Following issues at Y Not, Hope & Glory and BoomTown, Shaun Ponsonby believes that we’re hearing about failing festivals in 2017 as often as we heard about dying celebrities last year.
My God, festivals are having a bad time of it this year.
All the talk this week seems to have stemmed from the ironically named Hope and Glory Festival, as well it might.
It feels like we’re all having a full emotional journey with it. First we were horrified, then we were angry, then we kind of found it funny, then we were confused, then we were hungry and had a sandwich, and then we gossiped about it for the rest of the week.
I won’t go on about Hope and Glory. We already posted a huge article about it on Monday, and it was very well read, thank you very much. Or at least my mum read it a lot. Although a few people who liked the line-up didn’t like that I didn’t like the line-up.
But H&G, as I think we can now comfortably call it, hasn’t been the only festival casualty this year. Indeed, it feels like festivals are the dead celebrities of 2017.
As I write this in my underwear with a stain on my crotch that I’m telling people is chocolate ice cream, there are reports that the BoomTown Fair are experiencing six hour queues for entry due to a three hour delay in doors being opened.
Many arrived at the festival site at 9am hoping to beat the long queues and ended up staying there an entire school day. Some have apparently passed out in the heat.
It got pretty bad.
boomtown festival making people wait in queues for over 5 hours all over gates in the sunshine! no water or stewards in sight pic.twitter.com/SzaTTFvhS5
— MOLLDOGDERULO3000 (@mollshepherd) August 10, 2017
Derbyshire’s Y Not Festival went to pot after Mother Nature decided she hated Two Door Cinema Club and took an almighty wazz over the festival site. It was alleged by people on the ground that the festival was unprepared for the conditions, and several acts were either cancelled or moved to a different stage without the audience’s knowledge.
Heartbreakingly, this included Matt Willis. Yes, THE Matt Willis, whose set was tragically allowed to continue on another stage.
The whole thing ended up being cancelled.
The festival season itself got off to a horrific start with Fyre Festival held on the remote Bahamian island of Great Exuma. Though, quite why people thought a festival co-created by Ja Rule would be a rip-roaring success is baffling. Nothing against him, but I don’t think he has even been making music since the mid-00s.
Stories from Fyre Festival makes it sound a little like a half arsed Jonestown, but with bands instead of Kool Aid. Actually, only one band played. Nobody had heard of them. Then everyone was told to go back to Miami.
Part of me is hoping that this is what The KLF are planning. Get a pub singer from Crosby to do a few cliché wedding songs in the Invisible Wind Factory. That’ll be £100 please.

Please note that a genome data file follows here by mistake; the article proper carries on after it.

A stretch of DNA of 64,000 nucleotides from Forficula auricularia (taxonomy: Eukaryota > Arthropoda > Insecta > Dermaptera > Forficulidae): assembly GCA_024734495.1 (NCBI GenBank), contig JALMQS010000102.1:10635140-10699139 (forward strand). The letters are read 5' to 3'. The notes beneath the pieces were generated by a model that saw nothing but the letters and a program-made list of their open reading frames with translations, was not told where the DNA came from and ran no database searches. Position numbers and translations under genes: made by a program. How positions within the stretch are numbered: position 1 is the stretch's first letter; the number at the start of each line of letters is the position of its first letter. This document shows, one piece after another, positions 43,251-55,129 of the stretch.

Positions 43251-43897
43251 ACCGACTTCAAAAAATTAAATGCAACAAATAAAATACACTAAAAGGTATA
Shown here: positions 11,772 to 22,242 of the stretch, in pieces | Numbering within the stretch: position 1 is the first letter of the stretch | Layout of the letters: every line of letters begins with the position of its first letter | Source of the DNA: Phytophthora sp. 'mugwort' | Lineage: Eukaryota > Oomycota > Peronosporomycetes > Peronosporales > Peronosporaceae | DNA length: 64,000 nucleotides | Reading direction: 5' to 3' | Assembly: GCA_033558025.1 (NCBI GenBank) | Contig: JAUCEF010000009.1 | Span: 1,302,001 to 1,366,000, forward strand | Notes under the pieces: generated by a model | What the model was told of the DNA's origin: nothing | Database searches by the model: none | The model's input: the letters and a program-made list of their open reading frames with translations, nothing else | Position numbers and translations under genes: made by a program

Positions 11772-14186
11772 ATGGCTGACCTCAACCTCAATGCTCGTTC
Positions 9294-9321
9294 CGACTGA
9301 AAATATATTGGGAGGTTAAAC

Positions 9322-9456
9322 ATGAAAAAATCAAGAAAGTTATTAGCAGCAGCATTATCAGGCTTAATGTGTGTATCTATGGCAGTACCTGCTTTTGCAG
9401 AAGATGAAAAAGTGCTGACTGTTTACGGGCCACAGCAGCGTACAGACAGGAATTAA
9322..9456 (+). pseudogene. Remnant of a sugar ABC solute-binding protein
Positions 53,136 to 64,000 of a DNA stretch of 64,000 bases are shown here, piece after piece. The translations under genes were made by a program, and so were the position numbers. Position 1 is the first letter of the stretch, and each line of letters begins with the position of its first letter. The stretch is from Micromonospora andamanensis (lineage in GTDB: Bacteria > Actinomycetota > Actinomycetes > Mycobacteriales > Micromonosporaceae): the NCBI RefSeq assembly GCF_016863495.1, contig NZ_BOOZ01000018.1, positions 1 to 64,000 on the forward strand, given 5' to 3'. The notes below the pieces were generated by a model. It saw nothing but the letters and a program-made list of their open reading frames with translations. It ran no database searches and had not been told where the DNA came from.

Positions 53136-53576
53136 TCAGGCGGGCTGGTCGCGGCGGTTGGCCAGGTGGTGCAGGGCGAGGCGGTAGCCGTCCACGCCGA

So, why has this seemed to be happening so much this year?
The popularity of festivals over the last ten years or so is beyond what it was ten or fifteen years before that. Other than Daphne and Celeste, it is hard to remember international pop stars as big as Justin Bieber and Rihanna playing to festival crowds. Michael Jackson and Madonna never played Glastonbury in the 80s or 90s – although that would have been amazing, if only for the shot of Michael Jackson moonwalking in wellies.
But as the net has widened, there has been more demand for festivals. Consequently, more have been cropping up at various sizes. Often created by people who not only have no background in event management, but have in many cases never even attended a festival and has never considered all the work that goes into it.
I was pondering this the other day, when Reverend and the Makers made a brilliant point on Twitter following the Hope and Glory disaster.
“The music biz attempts to maintain the illusion that all is rosy,” frontman Jon McClure stated. “Even the government tells us it’s a boom time for music. The reality is the boom affects about 20 pop stars. The vast majority of bands have nowhere near the income they did 20 years ago…The upshot is these days most bands you can think of will accept to play festivals if the money is decent. This in turn allows, at best amateurs and at worst gangsters to flood the industry with their money, imagining themselves as latter day Michael Eavis types, when the reality is their blatant disregard for health and safety , and lack of knowledge of how these events should be undertaken is putting people at risk. Unless something is done, somebody is going to get seriously hurt”.
What happened @ Hope and Glory is part of a wider problem the music biz is too ashamed to talk about. Plz share pic.twitter.com/V8NkU4SEwW
— Reverend&TheMakers (@Reverend_Makers) August 7, 2017
And he’s pretty much spot on.
People may have been swindled recently, but at least even the worst conditions are yet to see a horrific incident. Most events are much safer than they were in decades gone by, Hope and Glory aside.
But only if correctly managed.
OK…Carpool Karaoke might work as a small, annoying feature on smug, annoying James Corden‘s TV show. But for the life of me, I have no idea how this is going to work as a series. The novelty wears off through overexposure, ya’ll.
If we all die over this Korea/Trump thing, I want you all to know that I never liked any of you.
RIP Glenn Campbell